And maybe a Stanley Hauerwas sermon might be a second lens to help us see where chains and shackle bind:

“I must begin by telling you that I do not like to preach on Reformation Sunday. Actually I have to put it more strongly than that. I do not like Reformation Sunday, period. I do not understand why it is part of the church year. Reformation Sunday does not name a happy event for the Church Catholic; on the contrary, it names failure. Of course, the church rightly names failure, or at least horror, as part of our church year. We do, after all, go through crucifixion as part of Holy Week. Certainly if the Reformation is to be narrated rightly, it is to be narrated as part of those dark days.

Reformation names the disunity in which we currently stand. We who remain in the Protestant tradition want to say that Reformation was a success. But when we make Reformation a success, it only ends up killing us. After all, the very name ‘Protestantism’ is meant to denote a reform movement of protest within the Church Catholic. When Protestantism becomes an end in itself, which it certainly has through the mainstream denominations in America, it becomes anathema. If we no longer have broken hearts at the church’s division, then we cannot help but unfaithfully celebrate Reformation Sunday.

For example, note what the Reformation has done for our reading texts like that which we hear from Luke this morning. We Protestants automatically assume that the Pharisees are the Catholics. They are the self-righteous people who have made Christianity a form of legalistic religion, thereby destroying the free grace of the Gospel. We Protestants are the tax collectors, knowing that we are sinners and that our lives depend upon God’s free grace. And therefore we are better than the Catholics because we know they are sinners. What an odd irony that the Reformation made such readings possible. As Protestants we now take pride in the acknowledgment of our sinfulness in order to distinguish ourselves from Catholics who allegedly believe in works-righteousness.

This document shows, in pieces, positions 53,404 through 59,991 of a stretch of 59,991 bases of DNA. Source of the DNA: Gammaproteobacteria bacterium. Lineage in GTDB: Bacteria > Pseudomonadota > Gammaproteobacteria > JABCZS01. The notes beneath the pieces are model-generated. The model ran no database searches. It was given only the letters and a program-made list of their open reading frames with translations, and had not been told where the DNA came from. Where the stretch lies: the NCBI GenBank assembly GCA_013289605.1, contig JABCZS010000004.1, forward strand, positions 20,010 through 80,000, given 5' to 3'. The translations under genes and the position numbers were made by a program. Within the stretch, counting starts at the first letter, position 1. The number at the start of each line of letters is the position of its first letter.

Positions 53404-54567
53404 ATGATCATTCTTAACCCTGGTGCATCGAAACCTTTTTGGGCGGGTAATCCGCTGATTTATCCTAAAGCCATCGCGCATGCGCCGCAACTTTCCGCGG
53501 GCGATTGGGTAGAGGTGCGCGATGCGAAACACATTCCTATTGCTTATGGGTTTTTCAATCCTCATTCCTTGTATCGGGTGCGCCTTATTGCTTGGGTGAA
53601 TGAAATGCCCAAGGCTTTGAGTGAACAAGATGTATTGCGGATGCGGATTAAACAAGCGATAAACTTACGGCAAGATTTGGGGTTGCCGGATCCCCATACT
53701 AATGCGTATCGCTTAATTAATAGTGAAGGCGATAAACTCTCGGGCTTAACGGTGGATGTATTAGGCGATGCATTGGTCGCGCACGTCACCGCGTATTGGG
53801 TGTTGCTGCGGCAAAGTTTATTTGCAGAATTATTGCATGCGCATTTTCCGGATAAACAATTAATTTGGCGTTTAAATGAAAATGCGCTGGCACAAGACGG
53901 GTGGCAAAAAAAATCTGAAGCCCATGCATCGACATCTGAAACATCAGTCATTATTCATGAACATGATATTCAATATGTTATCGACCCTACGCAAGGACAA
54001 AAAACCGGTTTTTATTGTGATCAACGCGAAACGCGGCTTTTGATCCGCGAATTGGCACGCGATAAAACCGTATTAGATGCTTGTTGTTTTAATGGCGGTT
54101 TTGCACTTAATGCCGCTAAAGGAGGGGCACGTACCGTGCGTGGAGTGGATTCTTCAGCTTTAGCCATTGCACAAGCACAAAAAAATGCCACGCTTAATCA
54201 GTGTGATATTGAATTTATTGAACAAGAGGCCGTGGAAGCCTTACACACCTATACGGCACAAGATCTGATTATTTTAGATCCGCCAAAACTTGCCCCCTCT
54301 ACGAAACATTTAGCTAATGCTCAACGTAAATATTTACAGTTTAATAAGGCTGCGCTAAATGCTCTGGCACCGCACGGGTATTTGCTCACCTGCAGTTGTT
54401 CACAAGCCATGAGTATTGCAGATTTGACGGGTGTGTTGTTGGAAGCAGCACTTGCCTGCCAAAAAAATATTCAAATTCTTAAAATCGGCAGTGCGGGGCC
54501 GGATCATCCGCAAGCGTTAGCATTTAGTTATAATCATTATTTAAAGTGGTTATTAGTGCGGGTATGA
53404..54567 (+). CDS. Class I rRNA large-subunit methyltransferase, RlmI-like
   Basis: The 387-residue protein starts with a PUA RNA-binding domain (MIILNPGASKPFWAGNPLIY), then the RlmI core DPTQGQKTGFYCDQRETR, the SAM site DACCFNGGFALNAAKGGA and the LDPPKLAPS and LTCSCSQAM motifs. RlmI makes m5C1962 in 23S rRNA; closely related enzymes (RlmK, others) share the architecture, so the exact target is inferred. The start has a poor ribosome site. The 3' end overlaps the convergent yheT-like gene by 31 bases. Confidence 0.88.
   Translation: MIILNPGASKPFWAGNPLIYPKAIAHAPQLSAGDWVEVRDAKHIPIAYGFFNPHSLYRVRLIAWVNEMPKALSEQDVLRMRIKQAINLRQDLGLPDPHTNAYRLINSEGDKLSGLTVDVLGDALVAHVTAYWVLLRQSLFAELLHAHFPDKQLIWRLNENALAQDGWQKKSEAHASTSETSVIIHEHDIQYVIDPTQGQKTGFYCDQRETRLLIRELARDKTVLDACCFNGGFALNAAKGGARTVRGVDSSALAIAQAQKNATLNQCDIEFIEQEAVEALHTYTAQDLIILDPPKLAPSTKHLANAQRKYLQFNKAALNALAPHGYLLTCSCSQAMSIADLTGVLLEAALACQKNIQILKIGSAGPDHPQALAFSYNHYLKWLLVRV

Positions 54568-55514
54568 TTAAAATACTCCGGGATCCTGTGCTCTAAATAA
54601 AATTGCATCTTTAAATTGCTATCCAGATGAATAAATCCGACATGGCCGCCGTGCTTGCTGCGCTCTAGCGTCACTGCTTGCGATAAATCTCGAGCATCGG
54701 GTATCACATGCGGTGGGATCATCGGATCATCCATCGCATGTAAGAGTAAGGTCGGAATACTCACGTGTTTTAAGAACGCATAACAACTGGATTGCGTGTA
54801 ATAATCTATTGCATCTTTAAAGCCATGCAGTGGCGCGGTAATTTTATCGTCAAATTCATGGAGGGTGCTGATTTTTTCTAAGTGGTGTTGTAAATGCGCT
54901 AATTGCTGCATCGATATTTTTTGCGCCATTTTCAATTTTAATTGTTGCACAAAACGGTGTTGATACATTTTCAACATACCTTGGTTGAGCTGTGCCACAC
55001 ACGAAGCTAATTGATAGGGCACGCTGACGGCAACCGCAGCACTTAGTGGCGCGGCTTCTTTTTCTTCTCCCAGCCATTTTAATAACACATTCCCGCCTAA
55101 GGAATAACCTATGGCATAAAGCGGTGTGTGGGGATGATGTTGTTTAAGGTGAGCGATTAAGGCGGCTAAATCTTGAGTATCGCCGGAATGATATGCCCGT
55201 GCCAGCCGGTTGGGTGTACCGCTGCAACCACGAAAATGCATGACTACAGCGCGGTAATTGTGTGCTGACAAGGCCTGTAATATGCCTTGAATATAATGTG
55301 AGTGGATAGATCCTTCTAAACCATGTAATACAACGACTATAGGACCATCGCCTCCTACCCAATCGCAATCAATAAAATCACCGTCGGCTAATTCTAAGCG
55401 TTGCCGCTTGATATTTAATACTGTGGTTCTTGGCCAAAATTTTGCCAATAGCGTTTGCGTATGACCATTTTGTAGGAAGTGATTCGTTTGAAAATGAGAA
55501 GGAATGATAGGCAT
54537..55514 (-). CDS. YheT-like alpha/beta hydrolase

Unfortunately, the Catholics are right. Christian salvation consists in works. To be saved is to be made holy. To be saved requires our being made part of a people separated from the world so that we can be united in spite of — or perhaps better, because of — the world’s fragmentation and divisions. Unity, after all, is what God has given us through Christ’s death and resurrection. For in that death and resurrection we have been made part of God’s salvation for the world so that the world may know it has been freed from the powers that would compel us to kill one another in the name of false loyalties. All that is about the works necessary to save us.

For example, I often point out that at least Catholics have the magisterial office of the Bishop of Rome to remind them that disunity is a sin. You should not overlook the significance that in several important documents of late, John Paul II has confessed the Catholic sin for the Reformation. Where are the Protestants capable of doing likewise? We Protestants feel no sin for the disunity of the Reformation. We would not know how to confess our sin for the continuing disunity of the Reformation. We would not know how to do that because we have no experience of unity.